Amazon workers reject by majority the creation of a union in Alabama
Victory for Amazon’s landslide against the unions and notice for sailors directed at the staff of the e-commerce giant and other large companies in the technology sector in the US Workers at an Amazon warehouse in Bessemer (Alabama) have rejected by 1,798 votes against to 738 the proposal to form a union, which would have set a precedent in the second private company with the largest number of employees in the country, which is also currently under the spotlight due to its lax taxation and working conditions that many consider deficient. Of the 5,805 Bessemer workers with the right to vote, just over half voted, 3,215, the record of abstention being the same in favor of the company and its attempts to discourage union mobilization. Amazon shares have risen 1.7% this Friday.
The Retail and Wholesale Trade Union (RWDSU), which oversees the Alabama mobilization, was also confident of victory to reverse the inexorable decline in the number of members, in a sector especially affected by the pandemic. In the US workforce as a whole, union representation has fallen from 20% of affiliates in 1983 to 11% in 2020, according to the US Bureau of Labor Statistics.
Despite the meager census of the center of Bessemer, the process could not have been more complex. Seven weeks of voting, between February and March, after the authorities gave the reason to the workers to vote by mail because of the pandemic (the company insisted until the last moment on a face-to-face vote). One more week, behind closed doors, for representatives of Amazon and the RWDSU to certify the validity of the votes (cast in a double envelope, inside, secret, the ballot; on the outside, the worker’s identification), with the result of 500 votes in dispute. And just two days, this Thursday and Friday, for public scrutiny, before Labor officials and relayed via Zoom to more than 200 journalists, lawyers and observers, from a center in Birmingham, the largest city in Alabama.
The half thousand votes in dispute could have been a trump card for union supporters if the margin of defeat had been less, but from the first ballots counted, this Thursday, the victory by a landslide of the company was clear. The union has announced on its Twitter account that it will appeal the results due to company interference in the process. “We call for an in-depth investigation into Amazon’s behavior and its attempts to pervert this choice,” announced Stuart Appelbaum, president of RWDSU, in what constitutes a casus belli which could lead to a court battle.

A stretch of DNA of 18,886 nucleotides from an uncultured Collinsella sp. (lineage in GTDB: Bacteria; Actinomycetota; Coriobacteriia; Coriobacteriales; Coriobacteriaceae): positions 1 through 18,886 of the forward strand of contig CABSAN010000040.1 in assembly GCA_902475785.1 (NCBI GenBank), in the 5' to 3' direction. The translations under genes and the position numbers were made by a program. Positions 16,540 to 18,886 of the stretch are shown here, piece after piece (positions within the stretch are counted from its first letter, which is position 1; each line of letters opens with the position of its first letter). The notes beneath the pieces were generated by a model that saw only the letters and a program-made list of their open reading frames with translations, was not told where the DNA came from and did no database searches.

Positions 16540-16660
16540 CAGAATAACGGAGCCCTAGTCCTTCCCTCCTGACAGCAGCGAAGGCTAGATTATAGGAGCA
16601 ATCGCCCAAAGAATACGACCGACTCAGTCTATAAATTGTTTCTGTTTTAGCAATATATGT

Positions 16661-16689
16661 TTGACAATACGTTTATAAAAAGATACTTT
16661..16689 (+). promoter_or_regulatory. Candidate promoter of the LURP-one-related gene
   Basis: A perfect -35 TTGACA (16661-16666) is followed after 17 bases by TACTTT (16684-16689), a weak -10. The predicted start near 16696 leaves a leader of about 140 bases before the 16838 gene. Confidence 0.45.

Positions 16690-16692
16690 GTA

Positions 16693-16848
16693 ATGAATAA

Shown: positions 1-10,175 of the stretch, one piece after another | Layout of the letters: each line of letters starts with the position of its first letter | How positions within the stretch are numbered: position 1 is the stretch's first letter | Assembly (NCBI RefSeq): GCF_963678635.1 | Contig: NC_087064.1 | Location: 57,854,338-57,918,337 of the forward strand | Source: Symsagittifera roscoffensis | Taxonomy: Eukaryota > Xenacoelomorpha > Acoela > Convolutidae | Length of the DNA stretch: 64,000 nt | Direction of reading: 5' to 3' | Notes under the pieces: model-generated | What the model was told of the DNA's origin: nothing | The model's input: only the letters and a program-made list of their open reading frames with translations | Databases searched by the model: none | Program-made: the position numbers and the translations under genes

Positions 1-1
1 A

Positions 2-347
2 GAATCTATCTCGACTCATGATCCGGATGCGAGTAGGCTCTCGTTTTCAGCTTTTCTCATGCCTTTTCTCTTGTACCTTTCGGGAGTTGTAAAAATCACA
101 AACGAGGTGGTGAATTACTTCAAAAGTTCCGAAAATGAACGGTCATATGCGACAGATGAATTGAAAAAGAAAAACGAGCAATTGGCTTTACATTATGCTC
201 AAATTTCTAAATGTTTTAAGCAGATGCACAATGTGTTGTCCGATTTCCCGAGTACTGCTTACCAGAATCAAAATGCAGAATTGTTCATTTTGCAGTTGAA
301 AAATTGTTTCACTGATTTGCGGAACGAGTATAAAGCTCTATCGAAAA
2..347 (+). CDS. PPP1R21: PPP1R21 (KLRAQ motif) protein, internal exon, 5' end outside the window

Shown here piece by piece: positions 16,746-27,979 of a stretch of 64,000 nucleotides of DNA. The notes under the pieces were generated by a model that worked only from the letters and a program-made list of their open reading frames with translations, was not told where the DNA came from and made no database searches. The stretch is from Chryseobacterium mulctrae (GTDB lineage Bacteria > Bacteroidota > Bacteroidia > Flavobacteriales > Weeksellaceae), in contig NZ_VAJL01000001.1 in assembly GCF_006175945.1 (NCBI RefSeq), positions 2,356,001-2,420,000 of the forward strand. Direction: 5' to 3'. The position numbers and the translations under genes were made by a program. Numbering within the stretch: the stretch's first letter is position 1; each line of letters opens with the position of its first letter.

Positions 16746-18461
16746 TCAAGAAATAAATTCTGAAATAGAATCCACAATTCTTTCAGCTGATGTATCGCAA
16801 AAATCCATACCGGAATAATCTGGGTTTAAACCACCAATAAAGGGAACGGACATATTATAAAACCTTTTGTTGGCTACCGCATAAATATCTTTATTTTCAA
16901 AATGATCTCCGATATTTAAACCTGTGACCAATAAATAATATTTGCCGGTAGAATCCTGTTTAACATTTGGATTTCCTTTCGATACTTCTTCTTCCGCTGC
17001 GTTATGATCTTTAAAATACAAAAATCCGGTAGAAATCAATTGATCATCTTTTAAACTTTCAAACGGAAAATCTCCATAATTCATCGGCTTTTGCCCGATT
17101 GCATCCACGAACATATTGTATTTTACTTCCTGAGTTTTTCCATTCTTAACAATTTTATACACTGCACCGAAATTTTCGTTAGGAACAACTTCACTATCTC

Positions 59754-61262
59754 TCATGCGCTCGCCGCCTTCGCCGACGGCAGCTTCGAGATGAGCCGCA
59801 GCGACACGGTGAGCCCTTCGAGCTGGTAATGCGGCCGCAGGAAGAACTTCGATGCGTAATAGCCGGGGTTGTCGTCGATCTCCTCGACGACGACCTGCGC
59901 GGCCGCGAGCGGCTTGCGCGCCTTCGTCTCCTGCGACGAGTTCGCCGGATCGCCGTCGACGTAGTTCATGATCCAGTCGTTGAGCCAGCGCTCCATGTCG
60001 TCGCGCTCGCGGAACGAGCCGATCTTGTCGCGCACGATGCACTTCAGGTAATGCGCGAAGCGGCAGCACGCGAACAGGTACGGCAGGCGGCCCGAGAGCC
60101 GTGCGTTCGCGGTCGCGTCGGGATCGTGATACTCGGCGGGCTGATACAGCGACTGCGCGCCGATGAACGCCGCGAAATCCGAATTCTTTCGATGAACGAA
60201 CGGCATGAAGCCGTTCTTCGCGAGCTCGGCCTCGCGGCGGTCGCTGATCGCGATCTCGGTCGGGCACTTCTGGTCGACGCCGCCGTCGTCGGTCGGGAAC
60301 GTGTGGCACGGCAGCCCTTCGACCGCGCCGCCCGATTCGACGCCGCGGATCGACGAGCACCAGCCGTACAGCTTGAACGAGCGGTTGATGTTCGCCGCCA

It is a great victory for the giant of commerce online, which in recent months has found itself on the ropes due to the joint action of the authorities and justice for its alleged monopolistic practices; for criticism of its elusive taxation by President Joe Biden and for denouncing the poor working conditions suffered by some of its workers, for example drivers, forced to urinate in plastic bottles due to lack of toilets, as the company she was forced to acknowledge last Friday after a great controversy on social networks. All this, not to mention the allegations of pressure during the electoral process in Bessemer; according to critics, even by creating false profiles of workers to discourage those with union veleance.
The main asset that Amazon has used to stop the union mobilization has been the salary: 15 dollars an hour. A desideratum for most American workers (the minimum wage has been frozen for years at $ 7.25) that President Joe Biden wanted to make a reality at the federal level, although he had to put aside the purpose for Congress to pass the stimulus plan against the pandemic, in March. Fifteen dollars an hour is the minimum wage that representatives of the Democratic left wing, led by Senator Bernie Sanders or Senator Elizabeth Warren, have advocated for years. Sanders visited Birmingham at the end of March and participated in a demonstration with Amazon workers in favor of the union. A congressional delegation visited the Bessemer logistics center in early March to show their support for the employees.
Amazon has for years discouraged unionization attempts among its more than 800,000 US employees by specifically training their middle managers to identify union activity; raising wages and warning its employees that union dues would reduce payroll, according to different mid-level training videos, public statements and the firm’s electoral website. He has also argued that the RWDSU does not represent the majority position among the workers.
The National Labor Relations Board (NLRB), an independent federal agency that protects the organizing rights of private sector workers, has acted as arbitrator and will be the first instance to which the RWDSU should turn, prior transfer of the case to ordinary justice. Amazon says it has faithfully followed the rules of the arbitration board during the process, while ensuring that it has encouraged as many workers as possible to vote, something that the high abstention among Bessemer’s workforce seems to contradict.